The academic world in many parts of Asia has become “English crazy” in recent years. In an effort to “internationalize” education, universities in countries where English is not a native language are offering programs in English, and governments in such countries are also expanding the teaching of English in K-12 schools.
Today I came across a brochure for the University of Hue from the early 1960s, and was somewhat surprised to see the following passage:
“Although Vietnamese is used as the medium for teaching at this University, English is its first foreign language. Owing to the great dearth of Vietnamese text-books at the present moment, the knowledge of a foreign language, in particular of English, is deemed to be essential to all students.
“This will enable them to carry on studies of their own and also to do research later on. It is hoped that no graduate of this University will be unable to read English books and to follow lectures in English.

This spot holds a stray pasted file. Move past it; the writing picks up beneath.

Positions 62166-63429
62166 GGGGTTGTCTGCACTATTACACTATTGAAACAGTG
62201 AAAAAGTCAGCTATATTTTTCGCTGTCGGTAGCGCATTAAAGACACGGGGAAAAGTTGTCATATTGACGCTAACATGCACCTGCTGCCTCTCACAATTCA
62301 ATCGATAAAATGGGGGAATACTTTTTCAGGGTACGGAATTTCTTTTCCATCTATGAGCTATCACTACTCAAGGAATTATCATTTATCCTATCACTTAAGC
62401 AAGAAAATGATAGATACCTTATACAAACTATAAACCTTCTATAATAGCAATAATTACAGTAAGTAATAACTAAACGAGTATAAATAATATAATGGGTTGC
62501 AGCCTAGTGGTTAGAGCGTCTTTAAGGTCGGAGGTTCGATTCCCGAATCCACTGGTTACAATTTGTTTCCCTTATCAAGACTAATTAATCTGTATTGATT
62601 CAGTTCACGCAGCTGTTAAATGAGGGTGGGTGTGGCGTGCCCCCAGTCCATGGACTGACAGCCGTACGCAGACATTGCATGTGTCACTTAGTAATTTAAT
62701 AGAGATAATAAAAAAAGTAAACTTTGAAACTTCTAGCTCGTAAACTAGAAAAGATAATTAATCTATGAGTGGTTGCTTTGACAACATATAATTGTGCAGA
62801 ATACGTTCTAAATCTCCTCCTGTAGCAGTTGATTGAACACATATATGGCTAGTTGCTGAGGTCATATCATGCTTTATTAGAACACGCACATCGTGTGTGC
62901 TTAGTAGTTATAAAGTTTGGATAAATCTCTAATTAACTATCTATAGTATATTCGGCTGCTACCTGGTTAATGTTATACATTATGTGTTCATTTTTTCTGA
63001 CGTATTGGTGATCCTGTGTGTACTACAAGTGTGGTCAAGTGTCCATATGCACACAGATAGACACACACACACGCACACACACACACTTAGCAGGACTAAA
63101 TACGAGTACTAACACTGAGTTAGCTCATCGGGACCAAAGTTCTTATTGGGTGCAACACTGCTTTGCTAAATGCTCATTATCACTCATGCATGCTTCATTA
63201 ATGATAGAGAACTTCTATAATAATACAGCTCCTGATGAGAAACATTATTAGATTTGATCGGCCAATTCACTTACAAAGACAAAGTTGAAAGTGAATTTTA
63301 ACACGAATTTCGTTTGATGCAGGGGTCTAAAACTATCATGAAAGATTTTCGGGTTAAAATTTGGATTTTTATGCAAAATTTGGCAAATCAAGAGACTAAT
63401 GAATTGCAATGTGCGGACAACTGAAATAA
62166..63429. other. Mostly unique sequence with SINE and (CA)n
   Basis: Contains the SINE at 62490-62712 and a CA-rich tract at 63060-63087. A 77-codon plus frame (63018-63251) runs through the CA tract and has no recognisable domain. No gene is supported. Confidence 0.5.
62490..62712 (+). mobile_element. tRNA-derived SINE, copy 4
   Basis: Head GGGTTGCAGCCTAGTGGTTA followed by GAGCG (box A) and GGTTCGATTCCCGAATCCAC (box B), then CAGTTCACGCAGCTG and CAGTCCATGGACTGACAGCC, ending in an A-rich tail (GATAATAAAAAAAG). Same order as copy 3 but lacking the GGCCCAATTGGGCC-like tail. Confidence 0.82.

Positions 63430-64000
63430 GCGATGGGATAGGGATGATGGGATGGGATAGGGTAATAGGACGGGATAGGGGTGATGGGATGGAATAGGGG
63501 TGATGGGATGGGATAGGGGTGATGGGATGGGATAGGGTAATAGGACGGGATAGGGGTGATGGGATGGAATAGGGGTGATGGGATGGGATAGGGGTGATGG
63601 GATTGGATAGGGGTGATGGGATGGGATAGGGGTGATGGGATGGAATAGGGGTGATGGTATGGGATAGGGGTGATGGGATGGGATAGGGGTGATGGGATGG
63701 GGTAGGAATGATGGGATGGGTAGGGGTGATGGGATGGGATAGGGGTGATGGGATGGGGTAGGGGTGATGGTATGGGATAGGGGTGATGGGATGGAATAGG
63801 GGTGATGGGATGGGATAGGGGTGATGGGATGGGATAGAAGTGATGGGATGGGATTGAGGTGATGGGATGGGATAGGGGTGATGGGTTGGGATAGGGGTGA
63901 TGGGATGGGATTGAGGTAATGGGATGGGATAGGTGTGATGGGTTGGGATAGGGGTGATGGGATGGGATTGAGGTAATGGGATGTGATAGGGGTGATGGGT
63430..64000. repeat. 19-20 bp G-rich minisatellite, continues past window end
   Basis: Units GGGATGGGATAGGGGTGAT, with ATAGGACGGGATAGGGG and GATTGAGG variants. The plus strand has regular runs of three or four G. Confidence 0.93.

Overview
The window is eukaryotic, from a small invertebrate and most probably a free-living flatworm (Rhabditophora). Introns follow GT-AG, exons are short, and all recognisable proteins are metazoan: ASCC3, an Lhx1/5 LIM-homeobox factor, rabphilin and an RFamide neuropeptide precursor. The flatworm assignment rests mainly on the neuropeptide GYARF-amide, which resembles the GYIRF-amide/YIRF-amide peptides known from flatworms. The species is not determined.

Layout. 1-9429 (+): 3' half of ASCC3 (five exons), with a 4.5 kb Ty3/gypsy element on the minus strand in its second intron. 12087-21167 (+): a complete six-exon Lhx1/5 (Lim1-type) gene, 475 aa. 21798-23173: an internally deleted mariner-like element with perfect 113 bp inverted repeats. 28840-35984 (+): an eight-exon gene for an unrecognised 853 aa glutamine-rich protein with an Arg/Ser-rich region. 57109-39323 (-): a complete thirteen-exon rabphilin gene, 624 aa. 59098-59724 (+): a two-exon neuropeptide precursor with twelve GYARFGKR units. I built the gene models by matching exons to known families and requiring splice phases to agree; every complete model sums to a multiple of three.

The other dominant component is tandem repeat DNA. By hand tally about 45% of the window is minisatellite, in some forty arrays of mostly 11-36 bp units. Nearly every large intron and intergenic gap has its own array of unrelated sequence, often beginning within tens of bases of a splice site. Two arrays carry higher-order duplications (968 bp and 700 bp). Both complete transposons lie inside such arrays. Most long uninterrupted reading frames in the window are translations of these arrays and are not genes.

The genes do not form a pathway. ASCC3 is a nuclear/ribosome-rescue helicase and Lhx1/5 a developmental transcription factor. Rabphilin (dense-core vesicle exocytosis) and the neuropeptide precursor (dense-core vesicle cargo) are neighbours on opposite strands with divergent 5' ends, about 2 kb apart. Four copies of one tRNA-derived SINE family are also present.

“Courses in English, on a practical level, are being provided to all students of the University.”
So fifty years ago the University of Hue was trying to do what many universities in the region are trying to do now.
That’s impressive, but one can also see potential problems in the situation that was described in this brochure. They didn’t have many Vietnamese-language materials, so they used English ones, but they taught in Vietnamese.
In such a “mixed” academic environment, what gets produced and what do people get good at? Does everyone become equally capable in Vietnamese and English? Which language does knowledge get produced in? Both?
There was a “great dearth of Vietnamese text-books” at that time because Vietnam was just coming out of the colonial period when a good deal of “advanced knowledge” had been produced in French. One wonders where this policy of the University of Hue would have led to. Would this “international” approach have led to the creation of knowledge in two languages? Or would English have emerged as a kind of “neo-colonial” language (that is, as the language in which “advanced knowledge” was produced, like French had been during the colonial period)?
These are all questions that it would be interesting to ask someone who worked at the University of Hue in the 1960s and early 1970s, because they must have confronted some of the very same issues that many universities in the region are starting to confront today.